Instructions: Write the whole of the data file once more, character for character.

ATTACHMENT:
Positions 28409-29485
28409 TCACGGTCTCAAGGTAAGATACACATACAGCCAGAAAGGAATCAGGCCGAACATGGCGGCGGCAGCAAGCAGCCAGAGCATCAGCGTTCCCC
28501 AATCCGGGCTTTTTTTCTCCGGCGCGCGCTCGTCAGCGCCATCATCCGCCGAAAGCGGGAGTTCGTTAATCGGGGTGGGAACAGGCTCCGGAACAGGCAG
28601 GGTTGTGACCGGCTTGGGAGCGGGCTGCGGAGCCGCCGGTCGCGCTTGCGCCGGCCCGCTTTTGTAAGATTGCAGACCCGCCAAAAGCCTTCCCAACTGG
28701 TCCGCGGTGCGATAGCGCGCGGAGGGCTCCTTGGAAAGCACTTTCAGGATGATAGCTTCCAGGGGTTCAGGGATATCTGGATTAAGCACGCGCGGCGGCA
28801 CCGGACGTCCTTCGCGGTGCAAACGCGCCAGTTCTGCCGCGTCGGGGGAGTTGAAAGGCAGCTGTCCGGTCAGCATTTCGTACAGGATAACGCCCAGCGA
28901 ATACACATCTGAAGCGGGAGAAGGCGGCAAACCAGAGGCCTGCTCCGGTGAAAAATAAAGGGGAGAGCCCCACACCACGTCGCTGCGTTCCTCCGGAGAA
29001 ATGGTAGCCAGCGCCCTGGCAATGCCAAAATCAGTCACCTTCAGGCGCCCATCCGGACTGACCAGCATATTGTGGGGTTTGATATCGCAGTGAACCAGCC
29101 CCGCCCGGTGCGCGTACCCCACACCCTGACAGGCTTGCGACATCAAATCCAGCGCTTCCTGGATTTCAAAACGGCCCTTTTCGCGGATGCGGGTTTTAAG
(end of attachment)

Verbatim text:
Positions 28409-29485
28409 TCACGGTCTCAAGGTAAGATACACATACAGCCAGAAAGGAATCAGGCCGAACATGGCGGCGGCAGCAAGCAGCCAGAGCATCAGCGTTCCCC
28501 AATCCGGGCTTTTTTTCTCCGGCGCGCGCTCGTCAGCGCCATCATCCGCCGAAAGCGGGAGTTCGTTAATCGGGGTGGGAACAGGCTCCGGAACAGGCAG
28601 GGTTGTGACCGGCTTGGGAGCGGGCTGCGGAGCCGCCGGTCGCGCTTGCGCCGGCCCGCTTTTGTAAGATTGCAGACCCGCCAAAAGCCTTCCCAACTGG
28701 TCCGCGGTGCGATAGCGCGCGGAGGGCTCCTTGGAAAGCACTTTCAGGATGATAGCTTCCAGGGGTTCAGGGATATCTGGATTAAGCACGCGCGGCGGCA
28801 CCGGACGTCCTTCGCGGTGCAAACGCGCCAGTTCTGCCGCGTCGGGGGAGTTGAAAGGCAGCTGTCCGGTCAGCATTTCGTACAGGATAACGCCCAGCGA
28901 ATACACATCTGAAGCGGGAGAAGGCGGCAAACCAGAGGCCTGCTCCGGTGAAAAATAAAGGGGAGAGCCCCACACCACGTCGCTGCGTTCCTCCGGAGAA
29001 ATGGTAGCCAGCGCCCTGGCAATGCCAAAATCAGTCACCTTCAGGCGCCCATCCGGACTGACCAGCATATTGTGGGGTTTGATATCGCAGTGAACCAGCC
29101 CCGCCCGGTGCGCGTACCCCACACCCTGACAGGCTTGCGACATCAAATCCAGCGCTTCCTGGATTTCAAAACGGCCCTTTTCGCGGATGCGGGTTTTAAG